by Tia Ghose
from LiveScience Website
a bizarre phenomenon called time reversal
in which light waves
seem to travel backward in time.
The phenomenon, called time reversal, could allow researchers to develop ultra-high-speed cameras that can peer around corners and see through walls.
Backtracking sound waves
Rayleigh reasoned that, because the speed of sound is fixed, an object traveling faster than that while spewing out sound would result in sound waves that would seem to travel in the opposite direction of the object and thus seem to be reversed in time orientation.
For instance, a phonograph on a plane traveling at Mach 2, or twice the speed of sound, would seem to play the music backward.
No scientists really doubted this notion, but there was no easy way to test it.
Sound travels at 761.2 mph (1,225 km/h), but that means that, to hear a 3-second clip of music going backward, a supersonic jet traveling at Mach 2 (or twice the speed of sound) would start replaying the music more than a mile from the listener's location.
The scattering and absorption of the sound waves in the air would make the music completely inaudible by that time, Daniele Faccio said.
But Faccio and his colleagues realized that if Rayleigh's predictions held true, the same effect would occur in other types of waves, such as light waves.
Light travels much, much faster than sound, at 670 million mph (1.1 billion km/h). And the wavelengths themselves are tiny, meaning the time reversal can be demonstrated in a normal-size room.
The researchers were also interested in studying this idea because they were developing ultra-high-speed cameras that could peer around corners, and the phenomenon could affect their algorithms.
There was just one problem with testing Rayleigh's prediction with light:
To create a faster-than-light source, the team used a strange phenomenon called illumination fronts, which had previously been described in a series of fascinating thought experiments.
The trick behind illumination fronts is that, while an image may be traveling faster than light, the photons themselves never exceed light speed.
Here's how Illumination fronts work.
Freezing photons in midair
Next, however, the team had to find some way to capture the speedy paths of images as they zoomed across a wall.
To catch time reversal in the act, the team created an illumination front by projecting a single line of light on a screen and moving that line across the screen faster than the speed of light.
At the same time, they captured the reflected light in motion using a super-high-speed camera. The camera snapped photos in a few picoseconds, or trillionths of a second, during which time photons travel just a few feet.
Sure enough, the camera captured the line on the wall moving in the opposite direction from the way they moved the line, as if it had traveled backward in time.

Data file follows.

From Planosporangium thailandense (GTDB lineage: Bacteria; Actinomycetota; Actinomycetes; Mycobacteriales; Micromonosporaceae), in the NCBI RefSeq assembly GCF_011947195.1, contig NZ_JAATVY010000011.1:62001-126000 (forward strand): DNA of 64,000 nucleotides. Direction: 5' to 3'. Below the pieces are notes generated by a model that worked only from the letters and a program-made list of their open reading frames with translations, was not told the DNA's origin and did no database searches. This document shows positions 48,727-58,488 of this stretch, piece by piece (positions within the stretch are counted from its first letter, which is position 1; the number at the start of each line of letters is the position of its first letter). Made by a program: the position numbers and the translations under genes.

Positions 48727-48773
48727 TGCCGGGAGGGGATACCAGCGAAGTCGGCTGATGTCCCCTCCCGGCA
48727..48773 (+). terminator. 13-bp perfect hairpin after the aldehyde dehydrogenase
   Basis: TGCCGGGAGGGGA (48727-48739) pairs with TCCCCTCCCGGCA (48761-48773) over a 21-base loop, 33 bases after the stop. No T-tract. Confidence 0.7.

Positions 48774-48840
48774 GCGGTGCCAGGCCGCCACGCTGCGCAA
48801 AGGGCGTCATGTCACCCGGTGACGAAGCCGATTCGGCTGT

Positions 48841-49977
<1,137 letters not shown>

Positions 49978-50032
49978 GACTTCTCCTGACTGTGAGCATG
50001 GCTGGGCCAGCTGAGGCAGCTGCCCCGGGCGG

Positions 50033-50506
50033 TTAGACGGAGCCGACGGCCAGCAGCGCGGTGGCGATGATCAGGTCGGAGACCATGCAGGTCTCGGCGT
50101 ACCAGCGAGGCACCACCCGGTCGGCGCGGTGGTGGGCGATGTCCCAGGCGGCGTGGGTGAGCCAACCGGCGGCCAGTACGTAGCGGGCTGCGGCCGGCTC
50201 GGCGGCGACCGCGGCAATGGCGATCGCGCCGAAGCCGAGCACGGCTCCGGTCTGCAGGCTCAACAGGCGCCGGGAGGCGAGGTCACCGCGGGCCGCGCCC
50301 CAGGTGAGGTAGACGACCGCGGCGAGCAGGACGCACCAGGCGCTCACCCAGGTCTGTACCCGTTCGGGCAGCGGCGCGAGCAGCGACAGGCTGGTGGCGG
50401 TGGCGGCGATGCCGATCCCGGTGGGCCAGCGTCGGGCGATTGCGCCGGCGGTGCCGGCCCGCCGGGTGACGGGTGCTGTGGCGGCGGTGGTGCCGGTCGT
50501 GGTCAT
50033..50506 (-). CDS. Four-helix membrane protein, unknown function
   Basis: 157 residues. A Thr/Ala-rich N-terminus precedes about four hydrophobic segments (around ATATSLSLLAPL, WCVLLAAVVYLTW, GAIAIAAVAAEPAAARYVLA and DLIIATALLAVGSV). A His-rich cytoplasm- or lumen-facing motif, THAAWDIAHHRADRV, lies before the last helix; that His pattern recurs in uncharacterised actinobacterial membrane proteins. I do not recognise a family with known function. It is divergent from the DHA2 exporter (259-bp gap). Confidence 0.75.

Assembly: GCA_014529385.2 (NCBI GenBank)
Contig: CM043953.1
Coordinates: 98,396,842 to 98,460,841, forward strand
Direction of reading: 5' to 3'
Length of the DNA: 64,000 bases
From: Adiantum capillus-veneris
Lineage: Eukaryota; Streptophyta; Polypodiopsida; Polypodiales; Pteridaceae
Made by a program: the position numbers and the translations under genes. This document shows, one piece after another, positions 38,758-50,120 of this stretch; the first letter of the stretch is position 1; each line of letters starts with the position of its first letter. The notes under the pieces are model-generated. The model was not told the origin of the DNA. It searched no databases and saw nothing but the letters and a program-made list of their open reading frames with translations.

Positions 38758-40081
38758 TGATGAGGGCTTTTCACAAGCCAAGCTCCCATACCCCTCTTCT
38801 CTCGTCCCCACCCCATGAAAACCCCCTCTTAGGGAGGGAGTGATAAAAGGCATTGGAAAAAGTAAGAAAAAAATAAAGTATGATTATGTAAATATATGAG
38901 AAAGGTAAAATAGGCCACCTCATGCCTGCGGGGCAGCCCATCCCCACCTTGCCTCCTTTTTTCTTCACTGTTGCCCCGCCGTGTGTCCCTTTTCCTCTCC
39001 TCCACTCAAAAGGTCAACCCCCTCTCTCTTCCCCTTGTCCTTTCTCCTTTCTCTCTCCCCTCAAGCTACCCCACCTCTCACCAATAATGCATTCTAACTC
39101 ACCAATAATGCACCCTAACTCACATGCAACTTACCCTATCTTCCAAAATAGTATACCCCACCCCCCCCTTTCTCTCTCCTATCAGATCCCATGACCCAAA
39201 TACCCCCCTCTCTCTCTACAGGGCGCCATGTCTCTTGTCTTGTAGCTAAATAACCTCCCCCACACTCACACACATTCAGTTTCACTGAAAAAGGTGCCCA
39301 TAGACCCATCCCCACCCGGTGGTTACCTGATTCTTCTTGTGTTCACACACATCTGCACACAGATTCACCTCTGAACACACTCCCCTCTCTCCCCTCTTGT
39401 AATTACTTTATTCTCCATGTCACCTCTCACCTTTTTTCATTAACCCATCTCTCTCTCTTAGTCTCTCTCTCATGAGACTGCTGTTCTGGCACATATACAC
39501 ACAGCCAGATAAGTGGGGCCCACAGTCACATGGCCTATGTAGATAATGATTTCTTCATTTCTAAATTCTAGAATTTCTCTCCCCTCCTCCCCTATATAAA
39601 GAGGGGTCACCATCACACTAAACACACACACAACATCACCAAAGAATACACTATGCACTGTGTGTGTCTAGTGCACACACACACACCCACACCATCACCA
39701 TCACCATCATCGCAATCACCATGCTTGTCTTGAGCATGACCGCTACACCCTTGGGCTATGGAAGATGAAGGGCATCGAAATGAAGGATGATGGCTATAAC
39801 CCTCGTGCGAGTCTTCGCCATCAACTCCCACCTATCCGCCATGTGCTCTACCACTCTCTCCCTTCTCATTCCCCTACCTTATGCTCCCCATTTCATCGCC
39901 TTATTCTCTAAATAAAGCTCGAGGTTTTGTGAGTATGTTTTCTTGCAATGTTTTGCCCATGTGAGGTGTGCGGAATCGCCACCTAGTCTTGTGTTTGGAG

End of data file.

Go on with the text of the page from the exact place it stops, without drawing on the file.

In a second experiment, the team verified an even more bizarre effect, called pair creation and annihilation.
(Robert Nemiroff, a physicist at Michigan Technological University, predicted this effect for astronomical objects in a study posted online in May 2015 in the preprint journal arXiv - How Superluminal Motion can Lead to Backward Time Travel.)
Faccio and his colleagues had an illumination front travel across a curved screen.
As the speed of the projected lines exceeded light speed, a pair of lines was created, and the two lines moved away from each other. Using a different curvature, the pair of lines moved toward each other, merged and then annihilated each other, the researchers reported Friday (April 15) in the journal Science Advances (Observation of Image Pair Creation and Annihilation from Superluminal Scattering Sources).
The findings may have implications for the researchers' corner-peering cameras. This kind of "supersight" requires scientists to analyze the paths that light particles take as they bounce and scatter off various objects.
Normally, light travels so fast that, to the human eye, the light coming from many different locations seems to appear instantaneously, making it impossible for the eye to resolve these different light paths and "see" behind corners.
But because high-speed cameras can capture the light in motion, researchers can reconstruct the shape of objects that might not be in the immediate line of sight. However, the mathematical calculation of these paths would need to account for the possibility that some of the light rays they see are time-reversed, because they are coming from an illumination front, Faccio said.
The new findings apply to any type of wave, Faccio said.
For instance, there may be certain instances when a seismic wave bounces off a slanted piece of rock deep below Earth's surface, pointing to earthquake activity in one direction, when, in fact, the temblor occurred in the opposite direction, Faccio said.
The new paper also has some other interesting implications, said Robert Nemiroff, who was not involved in the current study.